Long ago, dragons were hunted to near extinction by the Order of St. George, a legendary society of dragon slayers. Hiding in human form and growing their numbers in secret, the dragons of Talon have become strong and cunning, and they're positioned to take over the world with humans none the wiser.
Ember and Dante Hill are the only sister and brother known to dragonkind. Trained to infiltrate society, Ember wants to live the teen experience and enjoy a summer of freedom before taking her destined place in Talon. But destiny is a matter of perspective, and a rogue dragon will soon challenge everything Ember has been taught. As Ember struggles to accept her future, she and her brother are hunted by the Order of St. George.
Soldier Garret Xavier Sebastian has a mission to seek and destroy all dragons, and Talon's newest recruits in particular. But he cannot kill unless he is certain he has found his prey: and nothing is certain about Ember Hill. Faced with Ember's bravery, confidence and all-too-human desires, Garret begins to question everything that the Order has ingrained in him: and what he might be willing to give up to find the truth about dragons.
Talon is different, because dragons. At the same time, there are some very familiar themes where sometimes a war is fought because of what they are used to, and because of the fear of those who are different.
My Talon review:
First off, I just need to let you all know I’m a huge Kagawa fan! Her stories are always somewhat different, and the universe in which her characters evolve original even while in a genre I am already familiar with. This is also the case in Talon, where the world-building is well done, even if I still have questions after reading the first story in the series. I enjoyed how Ember was trying to think outside of the box, and the way she was questioning the orders she got from Talon and the older, more experienced dragons who were in California to supervise Ember and her brother Dante during their summer of freedom before the final part of their training was to take place.
Assimilate, look human, make friends, act as little as a dragon as possible… these are some of the rules Ember has to follow in order to make sure she won’t be sent straight back to talon for a re-training. And because she and Dante are special – siblings are almost unheard of among dragons – they both want to make sure they ace their tests so they can continue to stay together. Training in different places and with very different trainers and completely opposite curriculum, they slowly drift apart and Ember is mostly left alone with her human friends during the afternoon, after brutal physical training every morning.
I loved the angle with a secret society – St. George – which was there to fight dragons, young men were trained to hate dragons and everything they represented, especially because they were told from the very beginning that their families were gone because of the dragons. When put in a wider perspective, Talon showed me what is so often wrong in our society out here in the real world. So many of us are afraid of the unknown, of what is different, other. This is one of the biggest themes in the story, in my opinion, because the dragons learn from infancy that St. George soldiers are cold-blooded killers, while the soldiers learn that dragons are cold-blooded killers with no emotions whatsoever.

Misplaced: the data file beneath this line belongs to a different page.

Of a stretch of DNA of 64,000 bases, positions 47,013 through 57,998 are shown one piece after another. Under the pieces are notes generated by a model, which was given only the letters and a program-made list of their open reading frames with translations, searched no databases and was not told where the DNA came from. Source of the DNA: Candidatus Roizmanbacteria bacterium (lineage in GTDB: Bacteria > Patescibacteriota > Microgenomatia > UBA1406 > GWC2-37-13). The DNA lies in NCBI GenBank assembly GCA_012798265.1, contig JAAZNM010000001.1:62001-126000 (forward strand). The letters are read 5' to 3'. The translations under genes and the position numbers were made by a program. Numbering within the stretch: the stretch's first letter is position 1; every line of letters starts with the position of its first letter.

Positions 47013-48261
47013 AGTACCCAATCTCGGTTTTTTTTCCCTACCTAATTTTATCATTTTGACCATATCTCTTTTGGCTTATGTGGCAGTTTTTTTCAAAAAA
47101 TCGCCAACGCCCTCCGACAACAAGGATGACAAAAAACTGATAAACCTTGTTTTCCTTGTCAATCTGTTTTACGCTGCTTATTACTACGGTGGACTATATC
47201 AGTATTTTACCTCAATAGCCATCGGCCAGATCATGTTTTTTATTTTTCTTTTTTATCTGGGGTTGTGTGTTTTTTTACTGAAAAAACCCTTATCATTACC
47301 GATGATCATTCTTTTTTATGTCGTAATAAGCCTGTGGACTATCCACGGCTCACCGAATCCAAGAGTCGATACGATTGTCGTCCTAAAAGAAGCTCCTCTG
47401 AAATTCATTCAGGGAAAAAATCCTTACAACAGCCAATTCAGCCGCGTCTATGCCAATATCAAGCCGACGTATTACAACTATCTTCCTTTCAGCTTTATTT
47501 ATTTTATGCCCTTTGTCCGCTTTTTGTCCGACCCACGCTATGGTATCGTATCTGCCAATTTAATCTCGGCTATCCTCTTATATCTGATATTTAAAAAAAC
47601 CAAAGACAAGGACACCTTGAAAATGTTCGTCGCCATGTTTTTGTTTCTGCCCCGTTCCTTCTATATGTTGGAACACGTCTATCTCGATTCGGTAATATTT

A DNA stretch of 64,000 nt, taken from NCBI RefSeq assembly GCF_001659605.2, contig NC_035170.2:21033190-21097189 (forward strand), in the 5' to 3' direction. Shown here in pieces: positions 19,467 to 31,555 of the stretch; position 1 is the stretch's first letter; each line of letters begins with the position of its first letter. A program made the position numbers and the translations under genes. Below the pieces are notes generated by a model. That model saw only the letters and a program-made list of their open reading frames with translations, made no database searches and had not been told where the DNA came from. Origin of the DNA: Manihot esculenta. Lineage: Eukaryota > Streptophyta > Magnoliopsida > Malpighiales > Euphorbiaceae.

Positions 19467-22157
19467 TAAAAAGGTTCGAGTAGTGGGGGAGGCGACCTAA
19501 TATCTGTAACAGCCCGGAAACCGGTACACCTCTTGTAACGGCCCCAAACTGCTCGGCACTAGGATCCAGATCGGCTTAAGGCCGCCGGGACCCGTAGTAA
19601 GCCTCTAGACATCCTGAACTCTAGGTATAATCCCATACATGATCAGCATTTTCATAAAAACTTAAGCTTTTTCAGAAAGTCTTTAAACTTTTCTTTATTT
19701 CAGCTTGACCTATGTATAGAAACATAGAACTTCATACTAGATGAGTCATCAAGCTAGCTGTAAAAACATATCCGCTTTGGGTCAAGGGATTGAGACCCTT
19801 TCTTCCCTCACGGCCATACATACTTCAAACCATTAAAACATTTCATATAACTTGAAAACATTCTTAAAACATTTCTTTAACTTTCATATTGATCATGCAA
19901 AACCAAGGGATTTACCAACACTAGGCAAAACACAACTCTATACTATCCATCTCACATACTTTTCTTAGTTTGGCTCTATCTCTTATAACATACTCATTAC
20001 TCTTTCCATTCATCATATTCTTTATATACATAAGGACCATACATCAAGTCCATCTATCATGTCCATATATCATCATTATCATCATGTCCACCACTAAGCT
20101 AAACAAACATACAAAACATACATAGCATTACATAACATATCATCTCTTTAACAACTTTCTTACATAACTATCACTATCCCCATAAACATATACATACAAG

The meeting between Ember and Garret seemed to be one that could only lead to disaster from the very beginning, however, while they got to know each other, end before knowing what the other was, they both started to see things very differently from the way they had been taught. Ember was confused about having human feelings, and Garret started questioning his training because he had never done anything just for fun before.
As their secrets floated closer to the surface, one thing was sure for both Ember and Garret, and that was that what they had been told was not necessarily true. Ember, especially questioned almost all she knew after meeting a rogue dragon who was able to shed some light on what dragons who weren’t able to be incorporated into the plan made by Talon were used for nefarious reasons only.
A complex world, a courageous dragon and a soldier who finally started thinking for himself, Talon made me feel involved in the story from start to finish. I would have liked to have a little more details about the hierarchy and politics of the dragons, though, in order to fully understand the world. Written in first person past tense, both from Ember and Garret’s perspective, I got to know both of them very well, and can’t wait to start reading Rogue!
Some of my favorite Talon quotes:
I’d never gone surfing before, not in my dusty little corner of desert. It looked nearly as much fun as flying, though I doubted anything could compare to soaring the air currents, feeling the wind in your face and beneath your wings. I didn’t know how I was going to survive the summer completely earthborn.
The bright sunlight sparkled off a collection of small treasures: a couple of rings, a gold necklace, and assortment of old coins collected over the years. I picked up a piece of quartz I’d found in the desert one afternoon, and held it up to the light, letting it glitter in my palm. Hey, I couldn’t help it. I liked shiny things; it was in my blood.
Breathless, I slumped to the wall, numb with the realization. This anger, these illogical feelings of rage and possessiveness… I was jealous.
Reading this book contributed to these challenges: